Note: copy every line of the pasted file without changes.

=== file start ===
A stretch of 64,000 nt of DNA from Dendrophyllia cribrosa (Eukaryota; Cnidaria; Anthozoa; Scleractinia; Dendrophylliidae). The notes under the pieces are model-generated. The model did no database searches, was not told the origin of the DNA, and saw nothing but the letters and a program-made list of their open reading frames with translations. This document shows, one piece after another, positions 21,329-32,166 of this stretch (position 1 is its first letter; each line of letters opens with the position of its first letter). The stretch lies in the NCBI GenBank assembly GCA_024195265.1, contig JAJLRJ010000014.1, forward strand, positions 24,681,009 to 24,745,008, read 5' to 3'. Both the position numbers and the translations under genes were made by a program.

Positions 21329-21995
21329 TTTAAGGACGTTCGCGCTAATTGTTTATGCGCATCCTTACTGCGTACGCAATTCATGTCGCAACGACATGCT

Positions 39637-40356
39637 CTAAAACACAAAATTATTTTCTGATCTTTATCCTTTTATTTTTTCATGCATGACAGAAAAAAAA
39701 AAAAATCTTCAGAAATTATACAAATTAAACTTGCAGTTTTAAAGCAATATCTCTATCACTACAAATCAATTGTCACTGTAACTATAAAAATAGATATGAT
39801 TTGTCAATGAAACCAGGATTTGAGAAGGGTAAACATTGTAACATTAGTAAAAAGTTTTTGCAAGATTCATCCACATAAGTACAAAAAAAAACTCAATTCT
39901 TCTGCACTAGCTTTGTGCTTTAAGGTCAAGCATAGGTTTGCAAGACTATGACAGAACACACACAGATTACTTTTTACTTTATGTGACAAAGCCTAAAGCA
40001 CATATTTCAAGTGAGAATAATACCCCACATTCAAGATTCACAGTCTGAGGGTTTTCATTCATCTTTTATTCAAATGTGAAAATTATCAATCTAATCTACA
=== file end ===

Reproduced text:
A stretch of 64,000 nt of DNA from Dendrophyllia cribrosa (Eukaryota; Cnidaria; Anthozoa; Scleractinia; Dendrophylliidae). The notes under the pieces are model-generated. The model did no database searches, was not told the origin of the DNA, and saw nothing but the letters and a program-made list of their open reading frames with translations. This document shows, one piece after another, positions 21,329-32,166 of this stretch (position 1 is its first letter; each line of letters opens with the position of its first letter). The stretch lies in the NCBI GenBank assembly GCA_024195265.1, contig JAJLRJ010000014.1, forward strand, positions 24,681,009 to 24,745,008, read 5' to 3'. Both the position numbers and the translations under genes were made by a program.

Positions 21329-21995
21329 TTTAAGGACGTTCGCGCTAATTGTTTATGCGCATCCTTACTGCGTACGCAATTCATGTCGCAACGACATGCT

Positions 39637-40356
39637 CTAAAACACAAAATTATTTTCTGATCTTTATCCTTTTATTTTTTCATGCATGACAGAAAAAAAA
39701 AAAAATCTTCAGAAATTATACAAATTAAACTTGCAGTTTTAAAGCAATATCTCTATCACTACAAATCAATTGTCACTGTAACTATAAAAATAGATATGAT
39801 TTGTCAATGAAACCAGGATTTGAGAAGGGTAAACATTGTAACATTAGTAAAAAGTTTTTGCAAGATTCATCCACATAAGTACAAAAAAAAACTCAATTCT
39901 TCTGCACTAGCTTTGTGCTTTAAGGTCAAGCATAGGTTTGCAAGACTATGACAGAACACACACAGATTACTTTTTACTTTATGTGACAAAGCCTAAAGCA
40001 CATATTTCAAGTGAGAATAATACCCCACATTCAAGATTCACAGTCTGAGGGTTTTCATTCATCTTTTATTCAAATGTGAAAATTATCAATCTAATCTACA